Overall, I see the process of articulating the larger aspirations as an opportunity for the community to reflect on their deeper values. I would hope that we can talk about the importance of creating space for community, sustainability, equality, etc. in our local environment, and then expand this notion to the world. Additionally, the process is an opportunity for the youth to learn project management and professional skills, important life lessons for job training (a desired outcome of YSA).

2. Creative Phase

Ways of being: quirky, fun, joyful

Once there is a clarity in the aspirations for the group, we can start the creative phase. Using brainstorming techniques (with a lot of post-it notes and large paper), along with case studies of other projects, we can think of ways to create those desired outcomes through physical space and programming. To find case studies and potential sources for workshop material, we talked about simple google searches, Project for Public Spaces, and the IDEO.

Honestly, I am more nervous of this phase, and I do not know how much work YSA has done thus far. I perceive my strengths are in the reflective space. I love being creative, and can get there… but it is not as natural. I may connect with friends and colleagues, to get some thoughts on how to harness this type of creativity.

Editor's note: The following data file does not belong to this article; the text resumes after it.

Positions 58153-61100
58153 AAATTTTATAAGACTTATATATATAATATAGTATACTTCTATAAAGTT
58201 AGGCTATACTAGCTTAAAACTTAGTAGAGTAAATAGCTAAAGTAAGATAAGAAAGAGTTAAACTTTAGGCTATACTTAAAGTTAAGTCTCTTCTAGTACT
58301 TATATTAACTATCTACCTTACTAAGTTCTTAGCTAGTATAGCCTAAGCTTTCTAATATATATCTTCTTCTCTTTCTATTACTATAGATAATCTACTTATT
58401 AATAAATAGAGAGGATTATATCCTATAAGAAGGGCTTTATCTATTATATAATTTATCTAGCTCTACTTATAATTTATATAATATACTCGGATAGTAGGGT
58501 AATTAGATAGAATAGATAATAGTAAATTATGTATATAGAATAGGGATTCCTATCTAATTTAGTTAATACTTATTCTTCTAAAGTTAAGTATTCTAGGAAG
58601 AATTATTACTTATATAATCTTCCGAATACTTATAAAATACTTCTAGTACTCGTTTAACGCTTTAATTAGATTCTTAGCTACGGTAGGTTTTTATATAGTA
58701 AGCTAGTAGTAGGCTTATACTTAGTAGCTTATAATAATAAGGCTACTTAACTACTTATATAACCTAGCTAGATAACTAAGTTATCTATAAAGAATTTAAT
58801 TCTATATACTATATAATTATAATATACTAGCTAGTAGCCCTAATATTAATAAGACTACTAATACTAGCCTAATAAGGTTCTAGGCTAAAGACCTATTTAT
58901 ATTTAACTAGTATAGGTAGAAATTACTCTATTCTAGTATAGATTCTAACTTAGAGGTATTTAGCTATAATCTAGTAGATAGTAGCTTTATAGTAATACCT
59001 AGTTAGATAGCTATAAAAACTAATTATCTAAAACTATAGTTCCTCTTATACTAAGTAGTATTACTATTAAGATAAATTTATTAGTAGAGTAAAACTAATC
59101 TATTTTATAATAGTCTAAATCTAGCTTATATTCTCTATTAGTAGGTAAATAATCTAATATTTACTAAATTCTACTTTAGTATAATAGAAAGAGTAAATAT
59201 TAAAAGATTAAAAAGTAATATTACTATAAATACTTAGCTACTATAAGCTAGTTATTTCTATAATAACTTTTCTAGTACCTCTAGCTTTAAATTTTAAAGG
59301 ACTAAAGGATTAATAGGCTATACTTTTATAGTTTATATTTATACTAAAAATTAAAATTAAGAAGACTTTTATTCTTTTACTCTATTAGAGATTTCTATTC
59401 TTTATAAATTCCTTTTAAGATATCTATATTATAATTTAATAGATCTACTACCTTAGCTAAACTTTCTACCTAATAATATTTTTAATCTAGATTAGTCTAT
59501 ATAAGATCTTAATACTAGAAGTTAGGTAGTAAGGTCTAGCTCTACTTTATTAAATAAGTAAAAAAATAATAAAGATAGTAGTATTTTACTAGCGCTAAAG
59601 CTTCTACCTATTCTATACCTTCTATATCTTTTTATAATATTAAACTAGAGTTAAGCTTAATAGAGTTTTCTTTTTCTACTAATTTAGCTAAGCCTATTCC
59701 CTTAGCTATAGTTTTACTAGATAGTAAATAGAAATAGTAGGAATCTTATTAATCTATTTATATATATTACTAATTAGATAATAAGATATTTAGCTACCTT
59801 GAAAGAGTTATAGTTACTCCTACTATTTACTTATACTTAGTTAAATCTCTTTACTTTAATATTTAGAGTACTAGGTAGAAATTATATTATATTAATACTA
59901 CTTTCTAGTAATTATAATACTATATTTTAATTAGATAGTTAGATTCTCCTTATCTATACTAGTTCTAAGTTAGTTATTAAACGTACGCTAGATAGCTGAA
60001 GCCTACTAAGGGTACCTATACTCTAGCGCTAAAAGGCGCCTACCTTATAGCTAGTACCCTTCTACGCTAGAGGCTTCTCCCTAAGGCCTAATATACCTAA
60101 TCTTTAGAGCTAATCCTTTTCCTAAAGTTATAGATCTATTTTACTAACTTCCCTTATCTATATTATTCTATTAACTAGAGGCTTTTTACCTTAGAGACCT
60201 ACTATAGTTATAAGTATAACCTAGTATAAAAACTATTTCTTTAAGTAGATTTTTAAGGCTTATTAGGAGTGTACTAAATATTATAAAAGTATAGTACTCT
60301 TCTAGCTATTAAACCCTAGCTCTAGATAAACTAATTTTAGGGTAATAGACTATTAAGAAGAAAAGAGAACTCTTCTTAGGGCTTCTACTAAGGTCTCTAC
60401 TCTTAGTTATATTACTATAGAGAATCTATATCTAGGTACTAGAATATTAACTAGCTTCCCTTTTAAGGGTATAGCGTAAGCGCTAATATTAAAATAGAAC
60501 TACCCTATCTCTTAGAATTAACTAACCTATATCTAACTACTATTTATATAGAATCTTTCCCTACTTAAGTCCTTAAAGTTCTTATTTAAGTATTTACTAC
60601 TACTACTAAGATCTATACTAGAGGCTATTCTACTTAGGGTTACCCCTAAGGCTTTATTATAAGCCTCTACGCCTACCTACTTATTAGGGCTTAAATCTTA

3.Fundraising and Monitoring and Evaluation (M&E)

We also discussed the importance of M&E for fundraising now and in the future. I did not mention this in the conversation, but this was a large interest of mine during my time working for a Jive Media in South Africa. I would definitely like to make a solid M&E plan so that I can have that experience and added benefit to YSA. In our conversation, we went through the things that they gather within their organization and the general importance of data.